CIOs really want to knuckle down into digital, big data and analytics, but their tight budgets make it difficult to do so, a new Deloitte survey has found.
IT budgets - News, Features, and Slideshows
With budgets tightening for many CIOs, continuing to spend large amounts of money on software support and maintenance is not something to be taken lightly. The Australian CIO of environmental services company Veolia, Brett Stapleton, says he was reluctant to sink “millions” into an SAP upgrade and ongoing support for the platform.
The increasing availability of commercial cloud service offerings, combined with emerging hybrid cloud models, will challenge the value proposition of shared-service organisations.
Companies are still concerned about the economy, but that hasn't stopped them from funneling more of their revenue to the IT department, according to the latest survey data from the Society for Information Management (SIM).
If Australian companies were to virtualize their severs and physical infrastructure, $6 billion in costs could be saved from now to 2020, according to a new whitepaper by research firm IDC.
Let's face it: Your department is a cost center without a revenue stream to offset your cost structure. Hence, you are totally reliant on the revenue-producing units within the company to pay your way.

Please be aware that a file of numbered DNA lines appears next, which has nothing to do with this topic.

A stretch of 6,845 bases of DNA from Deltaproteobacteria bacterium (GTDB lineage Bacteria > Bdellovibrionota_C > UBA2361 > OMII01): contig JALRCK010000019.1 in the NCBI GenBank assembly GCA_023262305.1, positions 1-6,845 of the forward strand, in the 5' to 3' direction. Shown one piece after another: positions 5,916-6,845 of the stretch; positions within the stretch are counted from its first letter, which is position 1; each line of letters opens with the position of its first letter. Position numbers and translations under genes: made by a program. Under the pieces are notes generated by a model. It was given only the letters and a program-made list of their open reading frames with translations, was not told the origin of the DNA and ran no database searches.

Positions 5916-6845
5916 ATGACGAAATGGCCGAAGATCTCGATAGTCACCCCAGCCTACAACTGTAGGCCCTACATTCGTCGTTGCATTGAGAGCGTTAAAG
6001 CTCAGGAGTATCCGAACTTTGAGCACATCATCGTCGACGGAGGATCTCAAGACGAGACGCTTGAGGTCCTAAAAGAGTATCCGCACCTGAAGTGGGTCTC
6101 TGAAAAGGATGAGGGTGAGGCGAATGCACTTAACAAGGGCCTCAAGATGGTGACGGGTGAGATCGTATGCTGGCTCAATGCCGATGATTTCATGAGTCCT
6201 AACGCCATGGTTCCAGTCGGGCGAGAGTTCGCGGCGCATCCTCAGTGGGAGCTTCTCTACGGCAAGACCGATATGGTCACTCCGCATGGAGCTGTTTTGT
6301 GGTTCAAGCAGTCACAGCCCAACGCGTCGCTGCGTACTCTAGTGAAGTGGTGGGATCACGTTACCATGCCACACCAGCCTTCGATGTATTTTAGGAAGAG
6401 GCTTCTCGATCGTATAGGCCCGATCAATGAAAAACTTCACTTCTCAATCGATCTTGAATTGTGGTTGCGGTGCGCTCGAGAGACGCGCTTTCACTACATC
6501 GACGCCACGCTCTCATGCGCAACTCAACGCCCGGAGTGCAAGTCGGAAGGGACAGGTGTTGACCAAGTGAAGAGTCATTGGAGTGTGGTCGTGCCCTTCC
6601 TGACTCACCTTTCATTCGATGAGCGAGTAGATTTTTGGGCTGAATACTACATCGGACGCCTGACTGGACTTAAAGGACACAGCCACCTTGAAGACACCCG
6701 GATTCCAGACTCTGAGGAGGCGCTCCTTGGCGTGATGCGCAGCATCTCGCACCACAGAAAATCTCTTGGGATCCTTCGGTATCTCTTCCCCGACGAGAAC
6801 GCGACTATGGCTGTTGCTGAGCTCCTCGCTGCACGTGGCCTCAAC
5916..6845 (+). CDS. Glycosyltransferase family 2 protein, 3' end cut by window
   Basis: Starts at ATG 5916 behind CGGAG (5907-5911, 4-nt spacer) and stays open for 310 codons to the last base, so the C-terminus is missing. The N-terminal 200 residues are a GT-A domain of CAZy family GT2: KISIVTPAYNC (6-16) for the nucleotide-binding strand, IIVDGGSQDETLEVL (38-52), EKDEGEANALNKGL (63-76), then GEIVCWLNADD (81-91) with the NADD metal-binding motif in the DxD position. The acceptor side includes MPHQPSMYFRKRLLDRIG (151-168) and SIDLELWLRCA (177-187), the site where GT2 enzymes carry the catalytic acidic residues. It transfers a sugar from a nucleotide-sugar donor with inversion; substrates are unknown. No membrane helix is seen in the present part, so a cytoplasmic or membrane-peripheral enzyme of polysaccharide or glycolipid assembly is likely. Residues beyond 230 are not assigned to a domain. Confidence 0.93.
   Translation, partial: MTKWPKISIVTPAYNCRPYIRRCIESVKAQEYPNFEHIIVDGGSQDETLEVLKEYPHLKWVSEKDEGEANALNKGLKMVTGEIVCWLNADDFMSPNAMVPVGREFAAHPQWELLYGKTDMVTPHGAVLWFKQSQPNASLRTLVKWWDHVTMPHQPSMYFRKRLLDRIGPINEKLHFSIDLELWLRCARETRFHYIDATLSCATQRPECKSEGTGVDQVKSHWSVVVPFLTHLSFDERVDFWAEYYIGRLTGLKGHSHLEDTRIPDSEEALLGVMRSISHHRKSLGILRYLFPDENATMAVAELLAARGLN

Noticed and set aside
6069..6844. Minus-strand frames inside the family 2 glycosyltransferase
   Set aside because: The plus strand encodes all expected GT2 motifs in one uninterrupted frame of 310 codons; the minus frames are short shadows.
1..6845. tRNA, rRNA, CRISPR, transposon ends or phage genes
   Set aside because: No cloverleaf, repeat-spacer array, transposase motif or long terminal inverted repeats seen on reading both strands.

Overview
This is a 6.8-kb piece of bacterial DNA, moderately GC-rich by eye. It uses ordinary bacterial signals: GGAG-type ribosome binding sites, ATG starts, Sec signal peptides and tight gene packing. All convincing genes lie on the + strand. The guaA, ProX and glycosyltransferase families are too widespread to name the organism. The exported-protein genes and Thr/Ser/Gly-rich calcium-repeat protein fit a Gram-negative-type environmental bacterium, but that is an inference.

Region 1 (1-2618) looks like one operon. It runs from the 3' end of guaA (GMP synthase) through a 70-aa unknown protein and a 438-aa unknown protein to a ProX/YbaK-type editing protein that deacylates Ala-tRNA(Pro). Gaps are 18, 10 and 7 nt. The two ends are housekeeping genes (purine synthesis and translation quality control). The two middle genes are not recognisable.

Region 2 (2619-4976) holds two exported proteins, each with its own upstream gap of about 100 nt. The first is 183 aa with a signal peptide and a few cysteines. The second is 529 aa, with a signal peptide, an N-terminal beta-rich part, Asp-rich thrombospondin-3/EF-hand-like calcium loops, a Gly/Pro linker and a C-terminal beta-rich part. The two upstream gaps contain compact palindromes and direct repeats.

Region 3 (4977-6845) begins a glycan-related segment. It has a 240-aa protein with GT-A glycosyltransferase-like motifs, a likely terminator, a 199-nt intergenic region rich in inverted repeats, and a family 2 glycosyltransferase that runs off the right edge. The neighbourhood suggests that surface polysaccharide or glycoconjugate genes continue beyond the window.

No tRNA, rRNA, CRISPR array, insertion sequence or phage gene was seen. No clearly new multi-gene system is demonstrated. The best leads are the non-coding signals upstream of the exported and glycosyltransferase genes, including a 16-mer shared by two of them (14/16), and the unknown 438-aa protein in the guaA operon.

Lately, much of the furor encircling ERP costs has revolved around software maintenance and support fees. The global recession has forced customers of Big ERP vendors-SAP, Oracle, Lawson, Infor-to question the value they receive from the fees.
CIOs are from Venus. CFOs are from Mars. And nowhere is this more obvious than at budget time.
As is the case with selling McMansions, Mercedes SUVs and 63-inch HDTVs, pushing expensive technology products and services during a global recession isn't an enviable task. Late last year, when the economic meltdown began and corporate IT budgets went under the CFO's knife, tech vendors had to hastily reevaluate their marketing messages and overhaul their sales tactics.
Enterprises facing tight IT budgets should not be looking at cost-cutting but should focus on working their under-used enterprise applications harder.
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